Alberta will also see an increase in allocations for 2023, from 6,500 to 9,750 from 6,500 in 2022. Allocations will continue to rise over the next two years, reaching 10,849 by 2025 in Saskatchewan. Other provinces have yet to release information on the number of PNP allocations they expect.

Candidates for Express Entry can improve their chances of receiving obtaining an ITA through a provincial nomination (a process known as an enhanced nomination). Being nominated as an Express Entry candidate by a province automatically adds 600 points to a CRS score, ensuring the candidate receives an ITA for permanent residence.

Candidates for economic immigration who are not part of an Express Entry program can still be nominated by a province (base nomination). This can also help a candidate’s case for permanent residency.

IRCC offers another PGWP extension

Many Post-Graduation Work Permit (PGWP) holders seeking permanent residence were granted a reprieve by IRCC last week. Because of the recent irregularities in Express Entry draws, which have harmed PGWP holders eligible for the Canadian Experience Class (CEC), Immigration Minister Sean Fraser announced that PGWP holders will no longer be eligible for the CEC.

Will be granted an 18-month Open Work Permit extension, which they can apply for on the IRCC website beginning April 6. This means even more PGWP holders will be able to continue to vie for Express Entry ITAs. According to IRCC, Canada will have approximately 286,000 PGWP holders by the end of 2022.

What exactly is Express Entry?

The Federal Skilled Worker Program (FSWP), the Federal Skilled Trades Program (FSTP), and the Canadian Experience Class all use Express Entry as an application management system (CEC).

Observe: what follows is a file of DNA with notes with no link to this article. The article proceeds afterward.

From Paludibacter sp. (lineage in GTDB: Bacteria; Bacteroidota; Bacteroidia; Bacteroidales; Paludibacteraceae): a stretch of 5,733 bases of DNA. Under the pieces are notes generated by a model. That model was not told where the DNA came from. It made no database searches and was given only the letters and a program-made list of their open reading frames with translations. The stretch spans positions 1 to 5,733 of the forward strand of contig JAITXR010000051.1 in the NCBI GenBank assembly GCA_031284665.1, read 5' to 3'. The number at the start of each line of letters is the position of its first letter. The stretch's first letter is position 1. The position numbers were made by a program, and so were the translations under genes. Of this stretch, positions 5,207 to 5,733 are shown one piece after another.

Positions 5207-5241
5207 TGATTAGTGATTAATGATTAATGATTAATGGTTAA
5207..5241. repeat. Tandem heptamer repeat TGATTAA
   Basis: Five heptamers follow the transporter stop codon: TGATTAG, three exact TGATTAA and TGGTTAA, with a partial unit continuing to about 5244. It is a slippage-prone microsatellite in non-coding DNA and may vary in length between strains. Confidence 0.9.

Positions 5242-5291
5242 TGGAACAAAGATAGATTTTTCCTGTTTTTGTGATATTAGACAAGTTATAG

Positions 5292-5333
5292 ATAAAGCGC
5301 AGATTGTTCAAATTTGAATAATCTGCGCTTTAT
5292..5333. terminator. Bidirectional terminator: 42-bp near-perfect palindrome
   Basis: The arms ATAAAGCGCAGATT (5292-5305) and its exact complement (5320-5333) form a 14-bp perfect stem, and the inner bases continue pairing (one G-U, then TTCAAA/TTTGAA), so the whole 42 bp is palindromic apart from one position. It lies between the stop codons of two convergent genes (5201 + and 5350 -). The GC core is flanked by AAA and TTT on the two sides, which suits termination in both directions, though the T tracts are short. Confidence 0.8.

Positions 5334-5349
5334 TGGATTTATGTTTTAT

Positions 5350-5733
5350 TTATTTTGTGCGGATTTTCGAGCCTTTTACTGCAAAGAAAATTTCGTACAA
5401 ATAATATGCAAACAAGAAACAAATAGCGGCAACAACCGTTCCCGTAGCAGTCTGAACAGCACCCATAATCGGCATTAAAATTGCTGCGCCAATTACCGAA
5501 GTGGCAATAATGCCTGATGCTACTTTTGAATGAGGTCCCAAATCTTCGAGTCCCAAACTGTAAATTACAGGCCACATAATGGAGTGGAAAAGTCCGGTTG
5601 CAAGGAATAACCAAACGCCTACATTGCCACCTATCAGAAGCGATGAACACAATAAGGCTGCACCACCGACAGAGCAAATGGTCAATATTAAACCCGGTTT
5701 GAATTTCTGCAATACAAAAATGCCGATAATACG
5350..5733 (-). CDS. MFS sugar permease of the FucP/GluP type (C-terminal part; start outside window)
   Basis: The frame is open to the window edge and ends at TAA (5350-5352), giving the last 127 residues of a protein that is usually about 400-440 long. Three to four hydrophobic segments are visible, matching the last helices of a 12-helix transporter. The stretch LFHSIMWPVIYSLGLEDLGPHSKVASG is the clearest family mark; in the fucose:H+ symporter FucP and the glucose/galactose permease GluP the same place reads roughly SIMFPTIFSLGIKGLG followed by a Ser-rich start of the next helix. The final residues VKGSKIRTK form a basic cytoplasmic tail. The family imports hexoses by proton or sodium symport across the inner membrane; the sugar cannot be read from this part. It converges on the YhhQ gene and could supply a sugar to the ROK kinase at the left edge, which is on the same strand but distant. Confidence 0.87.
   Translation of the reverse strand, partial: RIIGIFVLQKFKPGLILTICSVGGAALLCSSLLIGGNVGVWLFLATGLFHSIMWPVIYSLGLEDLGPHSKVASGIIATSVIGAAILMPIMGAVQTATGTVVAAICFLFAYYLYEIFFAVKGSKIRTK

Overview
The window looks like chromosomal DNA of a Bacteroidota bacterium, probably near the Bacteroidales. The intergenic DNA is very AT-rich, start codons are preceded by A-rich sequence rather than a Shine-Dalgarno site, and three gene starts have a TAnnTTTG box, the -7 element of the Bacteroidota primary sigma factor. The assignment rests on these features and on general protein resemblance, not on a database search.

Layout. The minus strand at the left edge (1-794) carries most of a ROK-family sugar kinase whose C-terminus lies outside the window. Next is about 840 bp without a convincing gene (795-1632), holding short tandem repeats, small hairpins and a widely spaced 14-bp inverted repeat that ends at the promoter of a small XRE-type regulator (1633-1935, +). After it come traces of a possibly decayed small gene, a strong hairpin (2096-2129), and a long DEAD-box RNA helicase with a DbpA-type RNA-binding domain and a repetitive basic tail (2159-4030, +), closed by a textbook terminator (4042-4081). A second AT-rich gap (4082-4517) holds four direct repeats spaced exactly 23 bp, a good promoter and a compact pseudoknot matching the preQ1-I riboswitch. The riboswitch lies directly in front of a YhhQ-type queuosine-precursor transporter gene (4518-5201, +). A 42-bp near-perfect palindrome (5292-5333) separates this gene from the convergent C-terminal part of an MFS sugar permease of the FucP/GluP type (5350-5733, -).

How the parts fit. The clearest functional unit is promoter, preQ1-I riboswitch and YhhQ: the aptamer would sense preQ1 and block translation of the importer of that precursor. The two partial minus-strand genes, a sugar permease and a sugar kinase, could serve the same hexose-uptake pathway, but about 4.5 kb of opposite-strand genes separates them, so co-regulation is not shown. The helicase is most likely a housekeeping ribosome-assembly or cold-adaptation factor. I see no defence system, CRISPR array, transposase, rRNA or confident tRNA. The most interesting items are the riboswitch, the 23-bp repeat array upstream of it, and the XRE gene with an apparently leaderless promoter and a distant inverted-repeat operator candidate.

These systems support IRCC to select candidates for permanent residence based on the Comprehensive Ranking System cut-off score (CRS). The CRS ranks all candidates in the Express Entry pool, and the candidates with the highest scores are awarded.

An application invitation (ITA). Candidates for the Provincial Nominee Program who receive invitations in a draw are already Express Entry candidates.

After receiving an ITA, a candidate has 60 days to submit their application to IRCC. An IRCC officer will then review the application and decide if an applicant is approved.

How can you be granted Canadian citizenship after becoming a permanent resident?

Most Recently Canada invites over 14,000 Immigrants, now the Question arrives of how these people can get Citizenship.

Before you can apply for Canadian citizenship, you must be a permanent resident. If you are a permanent resident, it means you are not being investigated for immigration or fraud, you are not facing deportation, and you do not have any unfulfilled conditions related to your permanent resident status.

To apply for Canadian citizenship, you must meet the following requirements:

Comply with Canada’s physical presence requirements; file your taxes (if required);

Pass a citizenship test in Canada (if you are between the ages of 18 and 54);